On April 1, 2021, the Second Circuit affirmed a district court ruling that wisely declined to move the task of addressing climate change into the federal courts. The appeal arose from New York City’s lawsuit seeking funding for sea-wall construction and other climate-change programs. As part of this search, it sued five companies that produce and sell oil and natural gas. The district court dismissed the City’s claims because (1) they are displaced by federal common law, (2) the Clean Air Act displaces any federal common-law claim directed at domestic fossil-fuel emissions, and (3) any federal common-law claim directed at foreign emissions interferes with the separation of powers and the nation’s foreign policy. The Second Circuit has now affirmed each of these holdings. As WLF’s amicus brief explained, even if it could get to the merits of its lawsuit, the City would face many insurmountable obstacles. One such obstacle is the tort element of proximate cause—the requirement that a direct connection exist between the conduct of the defendant and the harm to the plaintiff.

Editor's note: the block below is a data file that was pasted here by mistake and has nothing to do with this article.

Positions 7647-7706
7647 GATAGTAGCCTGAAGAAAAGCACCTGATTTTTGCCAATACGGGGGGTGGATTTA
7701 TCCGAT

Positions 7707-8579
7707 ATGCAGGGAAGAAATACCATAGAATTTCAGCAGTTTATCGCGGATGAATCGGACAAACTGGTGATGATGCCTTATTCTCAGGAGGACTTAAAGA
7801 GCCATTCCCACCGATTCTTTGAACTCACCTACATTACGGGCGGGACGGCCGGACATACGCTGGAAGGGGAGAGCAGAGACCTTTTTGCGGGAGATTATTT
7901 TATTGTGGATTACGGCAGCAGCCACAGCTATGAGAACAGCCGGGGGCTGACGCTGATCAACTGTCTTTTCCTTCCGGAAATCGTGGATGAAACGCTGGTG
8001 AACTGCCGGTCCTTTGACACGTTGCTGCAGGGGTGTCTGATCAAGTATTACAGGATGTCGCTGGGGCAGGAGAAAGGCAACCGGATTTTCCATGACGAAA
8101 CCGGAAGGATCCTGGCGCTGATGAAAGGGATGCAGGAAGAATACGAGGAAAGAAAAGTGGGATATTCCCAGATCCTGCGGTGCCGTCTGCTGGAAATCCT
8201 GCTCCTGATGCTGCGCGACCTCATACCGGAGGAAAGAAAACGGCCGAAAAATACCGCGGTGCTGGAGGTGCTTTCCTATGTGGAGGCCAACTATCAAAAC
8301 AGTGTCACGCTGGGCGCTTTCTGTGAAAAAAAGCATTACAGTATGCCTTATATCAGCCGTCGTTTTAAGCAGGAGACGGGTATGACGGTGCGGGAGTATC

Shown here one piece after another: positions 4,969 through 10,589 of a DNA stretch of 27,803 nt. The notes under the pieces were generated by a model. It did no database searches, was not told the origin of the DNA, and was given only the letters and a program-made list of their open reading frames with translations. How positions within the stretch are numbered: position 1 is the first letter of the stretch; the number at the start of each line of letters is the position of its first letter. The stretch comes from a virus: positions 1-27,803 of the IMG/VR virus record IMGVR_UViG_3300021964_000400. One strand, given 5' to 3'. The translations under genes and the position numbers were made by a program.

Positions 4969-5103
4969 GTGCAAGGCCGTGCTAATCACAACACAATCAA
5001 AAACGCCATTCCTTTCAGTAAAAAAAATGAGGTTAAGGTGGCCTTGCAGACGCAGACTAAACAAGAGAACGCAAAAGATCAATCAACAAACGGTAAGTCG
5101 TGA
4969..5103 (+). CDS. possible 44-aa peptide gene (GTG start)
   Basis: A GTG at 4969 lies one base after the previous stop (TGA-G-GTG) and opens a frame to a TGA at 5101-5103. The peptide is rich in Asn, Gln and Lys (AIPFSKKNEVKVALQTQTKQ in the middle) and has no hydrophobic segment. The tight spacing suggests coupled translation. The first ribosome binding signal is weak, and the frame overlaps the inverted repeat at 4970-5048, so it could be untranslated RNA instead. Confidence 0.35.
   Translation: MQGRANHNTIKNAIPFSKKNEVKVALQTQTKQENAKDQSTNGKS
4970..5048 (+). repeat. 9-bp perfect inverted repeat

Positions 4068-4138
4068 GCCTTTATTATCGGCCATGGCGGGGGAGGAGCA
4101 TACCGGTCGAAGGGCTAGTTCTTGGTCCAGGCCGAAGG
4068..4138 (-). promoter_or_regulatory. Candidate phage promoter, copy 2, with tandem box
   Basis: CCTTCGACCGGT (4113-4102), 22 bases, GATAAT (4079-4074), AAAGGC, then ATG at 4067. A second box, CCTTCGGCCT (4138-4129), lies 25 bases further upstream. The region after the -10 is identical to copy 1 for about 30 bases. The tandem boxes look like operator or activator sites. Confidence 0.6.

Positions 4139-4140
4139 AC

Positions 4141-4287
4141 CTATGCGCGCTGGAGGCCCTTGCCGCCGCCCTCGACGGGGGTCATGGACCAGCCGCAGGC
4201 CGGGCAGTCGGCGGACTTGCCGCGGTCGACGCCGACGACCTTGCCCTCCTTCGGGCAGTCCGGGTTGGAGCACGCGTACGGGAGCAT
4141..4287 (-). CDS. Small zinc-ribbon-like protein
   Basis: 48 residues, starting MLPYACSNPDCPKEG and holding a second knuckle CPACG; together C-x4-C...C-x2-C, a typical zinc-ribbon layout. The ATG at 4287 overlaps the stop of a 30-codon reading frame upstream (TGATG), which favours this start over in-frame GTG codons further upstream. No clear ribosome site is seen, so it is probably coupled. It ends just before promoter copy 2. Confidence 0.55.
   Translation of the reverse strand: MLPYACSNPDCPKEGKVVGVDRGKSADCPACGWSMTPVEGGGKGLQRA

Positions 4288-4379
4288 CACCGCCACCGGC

Second Circuit decision

2/14/2019 amicus brief